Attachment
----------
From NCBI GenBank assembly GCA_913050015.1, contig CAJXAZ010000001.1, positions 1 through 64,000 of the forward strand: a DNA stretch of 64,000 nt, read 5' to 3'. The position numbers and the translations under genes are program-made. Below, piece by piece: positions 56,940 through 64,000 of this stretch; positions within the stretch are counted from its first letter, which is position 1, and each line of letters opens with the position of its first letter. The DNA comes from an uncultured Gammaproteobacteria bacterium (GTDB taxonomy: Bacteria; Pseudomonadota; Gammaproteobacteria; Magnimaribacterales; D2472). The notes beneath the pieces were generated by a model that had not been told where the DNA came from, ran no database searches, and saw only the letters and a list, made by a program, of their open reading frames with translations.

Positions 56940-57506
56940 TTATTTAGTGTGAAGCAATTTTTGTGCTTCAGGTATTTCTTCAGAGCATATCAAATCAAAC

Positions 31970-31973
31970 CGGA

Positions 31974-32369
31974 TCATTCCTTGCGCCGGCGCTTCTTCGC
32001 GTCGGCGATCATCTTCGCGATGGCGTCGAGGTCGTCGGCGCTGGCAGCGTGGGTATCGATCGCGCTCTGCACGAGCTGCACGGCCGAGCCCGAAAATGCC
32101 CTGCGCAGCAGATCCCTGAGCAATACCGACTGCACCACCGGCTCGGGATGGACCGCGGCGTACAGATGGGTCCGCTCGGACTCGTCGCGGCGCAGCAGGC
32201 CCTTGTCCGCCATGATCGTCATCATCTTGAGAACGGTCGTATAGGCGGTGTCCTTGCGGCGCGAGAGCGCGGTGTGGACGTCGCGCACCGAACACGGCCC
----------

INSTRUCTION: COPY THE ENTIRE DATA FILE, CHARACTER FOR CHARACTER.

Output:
From NCBI GenBank assembly GCA_913050015.1, contig CAJXAZ010000001.1, positions 1 through 64,000 of the forward strand: a DNA stretch of 64,000 nt, read 5' to 3'. The position numbers and the translations under genes are program-made. Below, piece by piece: positions 56,940 through 64,000 of this stretch; positions within the stretch are counted from its first letter, which is position 1, and each line of letters opens with the position of its first letter. The DNA comes from an uncultured Gammaproteobacteria bacterium (GTDB taxonomy: Bacteria; Pseudomonadota; Gammaproteobacteria; Magnimaribacterales; D2472). The notes beneath the pieces were generated by a model that had not been told where the DNA came from, ran no database searches, and saw only the letters and a list, made by a program, of their open reading frames with translations.

Positions 56940-57506
56940 TTATTTAGTGTGAAGCAATTTTTGTGCTTCAGGTATTTCTTCAGAGCATATCAAATCAAAC

Positions 31970-31973
31970 CGGA

Positions 31974-32369
31974 TCATTCCTTGCGCCGGCGCTTCTTCGC
32001 GTCGGCGATCATCTTCGCGATGGCGTCGAGGTCGTCGGCGCTGGCAGCGTGGGTATCGATCGCGCTCTGCACGAGCTGCACGGCCGAGCCCGAAAATGCC
32101 CTGCGCAGCAGATCCCTGAGCAATACCGACTGCACCACCGGCTCGGGATGGACCGCGGCGTACAGATGGGTCCGCTCGGACTCGTCGCGGCGCAGCAGGC
32201 CCTTGTCCGCCATGATCGTCATCATCTTGAGAACGGTCGTATAGGCGGTGTCCTTGCGGCGCGAGAGCGCGGTGTGGACGTCGCGCACCGAACACGGCCC